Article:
FOOD SAFETY SCAN: Produce-rule exemptions, virulent E coli strain

Jan 11, 2013

Almost 80% of produce farms to be exempt from new rule
About 79% of produce growers will be exempt from the just-released Food and Drug Administration (FDA) produce safety rule because they grow products that are rarely eaten raw, make under $25,000 a year, or qualify for a small-farm exemption, Food Safety News (FSN) reported today. According to FDA data, 149,561 of 190,111 domestic farms would not be covered by the new rule, which mandates preventive practices across the food industry for the first time, in compliance with the 2011 FDA Food Safety Modernization Act (FSMA). The exemptions stem in part from the Tester amendment to the FSMA, which exempts small farms that sell mostly locally. The FDA estimates that only 40,211 produce farms (and 285 of 475 sprout farms) would have to implement the entirety of the new rule. These farms likely grow about 85% of the produce responsible for foodborne illnesses, FSN reported. Produce Marketing Association lobbyist Tom O'Brien said he thinks the exemptions will become more controversial as the public realizes how extensive they are.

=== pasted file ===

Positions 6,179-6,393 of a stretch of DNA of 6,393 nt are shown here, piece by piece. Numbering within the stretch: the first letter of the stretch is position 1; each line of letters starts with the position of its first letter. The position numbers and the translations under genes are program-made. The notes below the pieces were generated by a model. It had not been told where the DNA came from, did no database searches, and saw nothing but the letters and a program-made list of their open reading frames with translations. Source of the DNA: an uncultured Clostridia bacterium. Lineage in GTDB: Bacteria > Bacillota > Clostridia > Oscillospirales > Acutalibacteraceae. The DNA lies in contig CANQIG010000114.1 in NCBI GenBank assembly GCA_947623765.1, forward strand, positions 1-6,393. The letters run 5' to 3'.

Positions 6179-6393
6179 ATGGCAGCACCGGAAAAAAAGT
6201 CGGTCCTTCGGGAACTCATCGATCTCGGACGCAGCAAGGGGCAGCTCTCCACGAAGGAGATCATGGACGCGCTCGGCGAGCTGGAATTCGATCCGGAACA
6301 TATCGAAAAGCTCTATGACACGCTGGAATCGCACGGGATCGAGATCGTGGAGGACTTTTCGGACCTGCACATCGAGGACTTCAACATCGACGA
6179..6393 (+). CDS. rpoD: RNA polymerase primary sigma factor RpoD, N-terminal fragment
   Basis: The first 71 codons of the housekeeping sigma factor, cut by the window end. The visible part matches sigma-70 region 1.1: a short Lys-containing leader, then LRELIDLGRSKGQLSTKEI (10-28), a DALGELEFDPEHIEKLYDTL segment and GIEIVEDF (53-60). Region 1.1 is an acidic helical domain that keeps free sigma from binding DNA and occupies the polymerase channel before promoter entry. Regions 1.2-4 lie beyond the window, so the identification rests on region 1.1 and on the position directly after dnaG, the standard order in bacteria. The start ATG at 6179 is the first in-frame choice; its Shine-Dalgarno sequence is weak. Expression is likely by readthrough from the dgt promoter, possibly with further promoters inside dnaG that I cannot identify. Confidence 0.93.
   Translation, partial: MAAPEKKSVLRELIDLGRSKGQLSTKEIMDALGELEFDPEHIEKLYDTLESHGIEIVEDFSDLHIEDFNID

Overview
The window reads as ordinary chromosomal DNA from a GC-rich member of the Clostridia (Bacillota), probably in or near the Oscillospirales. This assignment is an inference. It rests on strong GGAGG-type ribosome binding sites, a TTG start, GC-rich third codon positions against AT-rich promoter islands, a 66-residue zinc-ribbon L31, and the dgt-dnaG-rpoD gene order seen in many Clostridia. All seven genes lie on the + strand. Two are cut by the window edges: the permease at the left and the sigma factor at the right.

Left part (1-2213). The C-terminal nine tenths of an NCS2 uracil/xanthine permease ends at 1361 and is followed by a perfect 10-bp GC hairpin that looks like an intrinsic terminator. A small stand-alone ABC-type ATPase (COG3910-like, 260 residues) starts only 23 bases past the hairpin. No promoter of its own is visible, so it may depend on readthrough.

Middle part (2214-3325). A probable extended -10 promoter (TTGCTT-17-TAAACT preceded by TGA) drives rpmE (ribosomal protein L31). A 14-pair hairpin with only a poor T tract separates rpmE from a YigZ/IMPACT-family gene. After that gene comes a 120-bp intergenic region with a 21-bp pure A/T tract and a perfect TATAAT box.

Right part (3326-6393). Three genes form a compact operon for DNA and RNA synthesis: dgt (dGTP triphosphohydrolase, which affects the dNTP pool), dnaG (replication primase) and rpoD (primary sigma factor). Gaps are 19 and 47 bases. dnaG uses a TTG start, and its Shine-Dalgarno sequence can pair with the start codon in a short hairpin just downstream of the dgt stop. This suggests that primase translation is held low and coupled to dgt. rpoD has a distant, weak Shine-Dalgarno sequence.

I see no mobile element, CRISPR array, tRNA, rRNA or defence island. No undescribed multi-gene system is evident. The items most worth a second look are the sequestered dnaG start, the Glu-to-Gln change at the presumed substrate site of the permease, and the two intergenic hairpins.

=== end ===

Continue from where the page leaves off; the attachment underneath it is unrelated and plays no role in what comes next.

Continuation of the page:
Jan 11 FSN story

Danish outbreak involved rare E coli subtype, high HUS prevalence
In what the authors say is the first foodborne outbreak of highly virulent verocytotoxin-producing Escherichia coli (VTEC) O157:H7 in Denmark, researchers describe 13 cases, 8 of which involved hemolytic uremic syndrome (HUS), from a rare subtype. Writing in Eurosurveillance yesterday, the researchers said the 13 case-patients from the fall 2012 outbreak were from nine families, and a trace-back investigation revealed ground beef to be the likely source. Eleven patients had symptoms; the two asymptomatic cases were identified through testing of family members. The outbreak strain had a rare toxin gene subtype profile—eae, vtx1a and vtx2a—the authors note, and the high proportion of HUS, a serious kidney complication, is typical of the subtype. The authors conclude, "Based on the findings of this outbreak we suggest performing toxin subtyping in similar outbreak situations in order to quickly identify high risk VTEC strains and thereby aid risk assessment of the outbreak."
Jan 10 Eurosurveillance report

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